DYING OF THE LIGHT World Premiere ticket and screening info

As theaters worldwide struggle to afford to maintain the superior, and more human, technology, Flynn’s film surveys the rarefied skill of film projectionists in their words, aiming to capture a generational shift with a mixture of nostalgia and introspection.

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A scene from Peter Flynn’s DYING OF THE LIGHT

Official DYING OF THE LIGHT website

Two different versions of HATEFUL EIGHT – 70 mm viewers get more!

When audiences pay to see the limited roadshow engagement of Quentin Tarantino’s “The Hateful Eight” this holiday season, it won’t just be the projection of Ultra Panavision 70mm photography that distinguishes it from multiplex versions released two weeks later. It will be a slightly different — and longer — film overall.

“The roadshow version has an overture and an intermission, and it will be three hours, two minutes,” Tarantino told Variety. “The multiplex version is about six minutes shorter, not counting the intermission time, which is about 12 minutes.”

Tarantino cuts two versions of HATEFUL EIGHT – Variety

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Christopher Nolan on 35mm at the London Film Festival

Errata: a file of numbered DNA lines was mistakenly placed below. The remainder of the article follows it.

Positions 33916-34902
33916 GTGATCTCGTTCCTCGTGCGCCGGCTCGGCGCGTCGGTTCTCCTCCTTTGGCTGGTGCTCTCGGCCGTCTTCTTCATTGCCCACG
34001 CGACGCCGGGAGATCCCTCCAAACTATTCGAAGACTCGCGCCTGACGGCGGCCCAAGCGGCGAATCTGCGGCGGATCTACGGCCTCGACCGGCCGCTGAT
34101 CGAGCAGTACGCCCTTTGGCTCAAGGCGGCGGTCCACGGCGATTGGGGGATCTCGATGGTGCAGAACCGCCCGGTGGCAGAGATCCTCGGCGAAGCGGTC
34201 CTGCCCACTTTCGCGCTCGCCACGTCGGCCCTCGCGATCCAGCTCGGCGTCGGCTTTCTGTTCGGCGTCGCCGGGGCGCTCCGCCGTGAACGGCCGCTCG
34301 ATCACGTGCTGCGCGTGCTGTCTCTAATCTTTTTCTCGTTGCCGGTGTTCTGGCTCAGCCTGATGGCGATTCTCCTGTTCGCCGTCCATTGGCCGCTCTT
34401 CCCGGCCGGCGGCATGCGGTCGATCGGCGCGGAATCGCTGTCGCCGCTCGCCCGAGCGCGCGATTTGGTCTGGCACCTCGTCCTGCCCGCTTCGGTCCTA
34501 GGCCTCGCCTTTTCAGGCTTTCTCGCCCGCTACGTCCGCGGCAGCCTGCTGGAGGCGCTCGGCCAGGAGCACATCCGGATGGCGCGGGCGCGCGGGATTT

Christopher Nolan Praises 35mm, ‘Lawrence of Arabia’ and Quentin Tarantino

“One of the terrible things happening with independent distribution in the States is there is a level of Blu-Ray distribution that is going on,” Nolan said. “Theatre owners should be saying no to that. Exhibition shouldn’t work in such a way that you present the worse possible version of the film until someone in the audience complains. Exhibitors need to put their best foot forward and have standards. No cinema should be showing a consumer grade format to an audience. At least, they shouldn’t be doing it without saying to the public this is best we can get.”

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Christopher Nolan premieres new 35mm short film QUAY at Manhattan’s Film Forum!

Christopher Nolan, spearhead for many things dark, has taken on the task of presenting the Brothers Quay, the famed stop-motion animators, in his new 35mm short film, QUAY. Having its world premiere at Manhattan’s Film Forum on Weds August 19th, before embarking on a North American tour, Nolan’s film is accompanied by three Brothers Quay shorts, all on 35mm, in a program entitled THE QUAY BROTHERS IN 35MM.